An abnormally interesting Greek text reads in Steven Lonsdale’s, 153, translation:
Line of flight from right to left: If the bird disappeared from sight, the omen is favorable, but if it raised its left wing and then soared and disappeared, the omen is inauspicious.
Line of flight from left to right: If it disappeared on a straight course, it is an ill omen, but if it raised its right wing and then soared and disappeared, the omen is good.
Lonsdale says of this text, “A fascinating historical document from Ephesus in the sixth century B.C. indicates that there was an attempt to codify the laws of augury.
But here’s the rub: Looking both at form and content together, this supposed “attempt to codify the laws of augury” has its closest parallels in tablets 66 and 67 of the Akkadian omen series Šumma Ālu ina Mēlê Šakin and not in the Greek world. Sure, this kind of omen is common in Greek literature but not in such strict protasis – apodosis structure. More on this when I finish working my way through Nötscher’s handwritten Akkadian of tablets 66 and 67 along with his handwritten German translation and notes. (Did I say handwritten? Did I mention that Nötscher used quite a few ligatures when writing German?) Those were the days when scholars literally wrote their books and articles. I also need to spend some quality time with the Greek of the Ephesus text. Dittenberger wrote his notes on the text in, you guessed it, Latin!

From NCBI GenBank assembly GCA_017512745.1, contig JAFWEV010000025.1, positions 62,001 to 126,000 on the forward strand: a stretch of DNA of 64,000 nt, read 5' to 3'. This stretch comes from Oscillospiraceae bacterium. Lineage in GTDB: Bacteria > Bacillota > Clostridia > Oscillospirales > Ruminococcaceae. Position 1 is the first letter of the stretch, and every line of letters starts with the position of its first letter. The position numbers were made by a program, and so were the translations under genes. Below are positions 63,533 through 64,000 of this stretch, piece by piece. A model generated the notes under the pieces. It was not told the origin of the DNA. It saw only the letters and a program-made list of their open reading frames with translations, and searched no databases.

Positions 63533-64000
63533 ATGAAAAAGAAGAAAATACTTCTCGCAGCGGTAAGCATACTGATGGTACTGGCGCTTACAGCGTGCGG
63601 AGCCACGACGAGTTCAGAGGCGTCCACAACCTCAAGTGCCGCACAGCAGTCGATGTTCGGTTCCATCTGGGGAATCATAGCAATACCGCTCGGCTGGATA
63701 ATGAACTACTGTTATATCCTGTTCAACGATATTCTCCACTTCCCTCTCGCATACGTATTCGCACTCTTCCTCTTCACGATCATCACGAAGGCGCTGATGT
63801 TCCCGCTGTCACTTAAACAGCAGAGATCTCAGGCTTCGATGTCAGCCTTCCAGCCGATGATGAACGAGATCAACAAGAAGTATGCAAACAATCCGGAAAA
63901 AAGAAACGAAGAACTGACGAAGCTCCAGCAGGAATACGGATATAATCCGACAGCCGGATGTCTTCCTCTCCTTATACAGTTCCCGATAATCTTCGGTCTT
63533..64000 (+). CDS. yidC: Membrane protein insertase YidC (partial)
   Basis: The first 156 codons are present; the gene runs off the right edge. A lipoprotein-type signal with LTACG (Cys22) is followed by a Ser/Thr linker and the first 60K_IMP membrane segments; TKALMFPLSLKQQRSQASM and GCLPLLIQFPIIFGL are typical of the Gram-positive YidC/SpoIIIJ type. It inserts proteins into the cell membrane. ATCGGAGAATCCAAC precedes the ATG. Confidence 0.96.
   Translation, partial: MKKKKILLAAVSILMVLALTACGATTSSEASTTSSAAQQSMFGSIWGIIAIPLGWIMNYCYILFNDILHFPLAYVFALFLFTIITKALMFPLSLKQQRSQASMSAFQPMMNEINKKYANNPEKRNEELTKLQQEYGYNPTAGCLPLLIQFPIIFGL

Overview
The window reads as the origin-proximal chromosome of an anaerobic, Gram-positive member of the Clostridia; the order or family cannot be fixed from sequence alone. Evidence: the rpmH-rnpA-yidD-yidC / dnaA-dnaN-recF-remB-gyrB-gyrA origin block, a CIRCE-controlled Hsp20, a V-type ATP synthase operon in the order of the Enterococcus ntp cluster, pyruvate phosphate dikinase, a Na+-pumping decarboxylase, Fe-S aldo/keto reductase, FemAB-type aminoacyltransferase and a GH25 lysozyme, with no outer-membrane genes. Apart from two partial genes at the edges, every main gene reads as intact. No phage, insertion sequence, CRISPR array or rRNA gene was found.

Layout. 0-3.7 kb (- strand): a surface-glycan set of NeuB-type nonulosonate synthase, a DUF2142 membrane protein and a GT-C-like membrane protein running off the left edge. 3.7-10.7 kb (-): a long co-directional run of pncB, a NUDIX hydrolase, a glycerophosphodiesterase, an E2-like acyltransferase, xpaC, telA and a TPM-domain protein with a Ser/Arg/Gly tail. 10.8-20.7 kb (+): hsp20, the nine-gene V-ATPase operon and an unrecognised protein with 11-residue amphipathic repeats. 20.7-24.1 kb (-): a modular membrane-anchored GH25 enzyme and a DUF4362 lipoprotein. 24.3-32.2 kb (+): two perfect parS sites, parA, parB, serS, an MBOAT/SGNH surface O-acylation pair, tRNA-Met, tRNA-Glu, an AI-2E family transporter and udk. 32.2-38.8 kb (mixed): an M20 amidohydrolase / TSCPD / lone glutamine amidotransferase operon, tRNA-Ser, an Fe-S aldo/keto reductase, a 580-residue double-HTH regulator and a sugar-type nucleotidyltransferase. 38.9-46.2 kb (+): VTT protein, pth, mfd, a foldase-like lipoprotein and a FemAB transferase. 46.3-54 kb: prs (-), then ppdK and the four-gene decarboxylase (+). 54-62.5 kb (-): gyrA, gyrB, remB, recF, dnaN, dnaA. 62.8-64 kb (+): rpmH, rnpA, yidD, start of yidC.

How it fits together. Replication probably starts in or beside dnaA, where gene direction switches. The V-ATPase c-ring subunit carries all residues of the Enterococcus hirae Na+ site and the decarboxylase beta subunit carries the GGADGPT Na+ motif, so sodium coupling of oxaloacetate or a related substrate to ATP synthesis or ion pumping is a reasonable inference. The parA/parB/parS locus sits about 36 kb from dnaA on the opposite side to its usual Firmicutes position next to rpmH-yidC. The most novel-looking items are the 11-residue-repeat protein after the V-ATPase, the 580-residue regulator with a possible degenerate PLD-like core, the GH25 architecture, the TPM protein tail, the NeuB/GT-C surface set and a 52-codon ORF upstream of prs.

I’m worried that I’ve bit off more than I can chew with this project. I haven’t even began looking at the Hittite material. Here’s hoping interlibrary loan isn’t too swift and gives me time to finish the Akkadian and Greek stuff.
Nötscher, Friedrich, “Die Omen-Serie šumma ālu ina mēlê šakin,” Orientalia, NS, 51-54 (1930), 150-165
Wilhelm Dittenberger, Sylloge inscriptionum Graecarum, vol 3 (Leipzig: Lipsiae Hirzel, 1925) text 1167. p. 309